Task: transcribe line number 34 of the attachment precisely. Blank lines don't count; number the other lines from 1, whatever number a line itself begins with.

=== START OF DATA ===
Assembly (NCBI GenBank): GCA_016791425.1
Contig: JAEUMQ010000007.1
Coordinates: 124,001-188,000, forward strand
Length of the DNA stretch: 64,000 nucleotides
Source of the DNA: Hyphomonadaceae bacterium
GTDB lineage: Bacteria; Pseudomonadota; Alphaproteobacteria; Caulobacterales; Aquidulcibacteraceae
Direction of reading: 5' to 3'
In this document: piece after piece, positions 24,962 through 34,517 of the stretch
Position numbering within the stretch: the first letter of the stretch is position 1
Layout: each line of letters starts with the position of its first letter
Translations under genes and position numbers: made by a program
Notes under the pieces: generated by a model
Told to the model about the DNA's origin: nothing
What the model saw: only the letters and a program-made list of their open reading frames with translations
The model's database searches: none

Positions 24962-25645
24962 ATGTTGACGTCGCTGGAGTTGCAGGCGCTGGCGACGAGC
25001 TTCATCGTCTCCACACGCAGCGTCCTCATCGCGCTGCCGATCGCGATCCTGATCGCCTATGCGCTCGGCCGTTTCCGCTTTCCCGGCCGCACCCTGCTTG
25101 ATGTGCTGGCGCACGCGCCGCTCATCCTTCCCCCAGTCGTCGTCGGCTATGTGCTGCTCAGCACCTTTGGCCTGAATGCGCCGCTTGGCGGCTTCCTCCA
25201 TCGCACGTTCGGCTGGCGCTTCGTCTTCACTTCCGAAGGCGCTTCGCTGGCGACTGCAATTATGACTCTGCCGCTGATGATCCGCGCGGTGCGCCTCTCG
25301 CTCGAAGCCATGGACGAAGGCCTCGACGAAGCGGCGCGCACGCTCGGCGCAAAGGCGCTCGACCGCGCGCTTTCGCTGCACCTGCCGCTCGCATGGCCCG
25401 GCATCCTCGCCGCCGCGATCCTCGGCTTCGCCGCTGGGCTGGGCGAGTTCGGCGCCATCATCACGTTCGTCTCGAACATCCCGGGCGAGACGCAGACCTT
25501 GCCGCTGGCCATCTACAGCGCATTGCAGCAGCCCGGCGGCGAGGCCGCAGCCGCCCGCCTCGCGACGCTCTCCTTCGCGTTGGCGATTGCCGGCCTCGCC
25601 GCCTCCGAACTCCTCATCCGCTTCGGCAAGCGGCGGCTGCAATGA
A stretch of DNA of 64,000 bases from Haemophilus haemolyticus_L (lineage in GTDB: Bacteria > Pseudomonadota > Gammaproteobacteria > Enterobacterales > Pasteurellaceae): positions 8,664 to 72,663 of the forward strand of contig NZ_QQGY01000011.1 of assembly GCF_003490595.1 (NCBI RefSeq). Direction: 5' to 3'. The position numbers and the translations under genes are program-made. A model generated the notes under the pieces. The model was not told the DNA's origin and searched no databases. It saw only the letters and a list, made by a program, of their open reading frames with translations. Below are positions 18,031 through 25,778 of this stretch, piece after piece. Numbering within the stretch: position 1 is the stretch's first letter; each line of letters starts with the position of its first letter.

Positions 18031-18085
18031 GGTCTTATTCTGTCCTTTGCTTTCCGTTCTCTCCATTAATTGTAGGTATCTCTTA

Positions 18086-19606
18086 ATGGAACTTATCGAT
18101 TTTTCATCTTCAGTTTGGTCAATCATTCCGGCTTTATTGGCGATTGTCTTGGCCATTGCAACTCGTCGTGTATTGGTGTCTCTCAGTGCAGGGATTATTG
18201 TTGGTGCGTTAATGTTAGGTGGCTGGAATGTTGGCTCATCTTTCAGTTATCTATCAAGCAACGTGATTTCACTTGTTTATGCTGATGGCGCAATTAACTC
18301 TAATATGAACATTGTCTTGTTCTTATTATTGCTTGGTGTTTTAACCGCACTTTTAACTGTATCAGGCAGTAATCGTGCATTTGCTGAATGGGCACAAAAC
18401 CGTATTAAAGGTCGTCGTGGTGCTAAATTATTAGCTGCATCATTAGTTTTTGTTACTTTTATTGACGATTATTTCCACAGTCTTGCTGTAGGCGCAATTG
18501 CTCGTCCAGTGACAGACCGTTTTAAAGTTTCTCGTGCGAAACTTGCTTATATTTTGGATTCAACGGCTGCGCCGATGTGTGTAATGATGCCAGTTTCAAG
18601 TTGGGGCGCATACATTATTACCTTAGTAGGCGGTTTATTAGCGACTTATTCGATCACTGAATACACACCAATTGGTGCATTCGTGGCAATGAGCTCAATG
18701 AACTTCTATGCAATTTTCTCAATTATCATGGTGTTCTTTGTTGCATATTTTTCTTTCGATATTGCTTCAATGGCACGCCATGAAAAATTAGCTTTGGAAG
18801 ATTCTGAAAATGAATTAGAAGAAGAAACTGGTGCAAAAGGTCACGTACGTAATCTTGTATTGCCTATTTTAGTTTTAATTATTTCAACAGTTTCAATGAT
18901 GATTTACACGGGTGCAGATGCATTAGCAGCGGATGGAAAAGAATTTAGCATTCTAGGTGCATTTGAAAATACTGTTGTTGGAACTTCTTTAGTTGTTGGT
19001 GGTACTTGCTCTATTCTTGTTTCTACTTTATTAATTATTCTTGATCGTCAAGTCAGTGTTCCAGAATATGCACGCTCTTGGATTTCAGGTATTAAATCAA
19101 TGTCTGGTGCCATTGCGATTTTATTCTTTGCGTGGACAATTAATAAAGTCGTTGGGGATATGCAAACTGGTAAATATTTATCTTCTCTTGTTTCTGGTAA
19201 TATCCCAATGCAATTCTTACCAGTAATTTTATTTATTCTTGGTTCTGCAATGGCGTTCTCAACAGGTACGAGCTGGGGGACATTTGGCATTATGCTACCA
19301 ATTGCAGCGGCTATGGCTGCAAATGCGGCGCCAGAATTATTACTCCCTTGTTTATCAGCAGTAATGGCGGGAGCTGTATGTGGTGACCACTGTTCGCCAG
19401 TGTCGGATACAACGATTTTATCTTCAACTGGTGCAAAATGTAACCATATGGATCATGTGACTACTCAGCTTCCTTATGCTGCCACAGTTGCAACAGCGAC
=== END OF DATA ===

18501 CTCGTCCAGTGACAGACCGTTTTAAAGTTTCTCGTGCGAAACTTGCTTATATTTTGGATTCAACGGCTGCGCCGATGTGTGTAATGATGCCAGTTTCAAG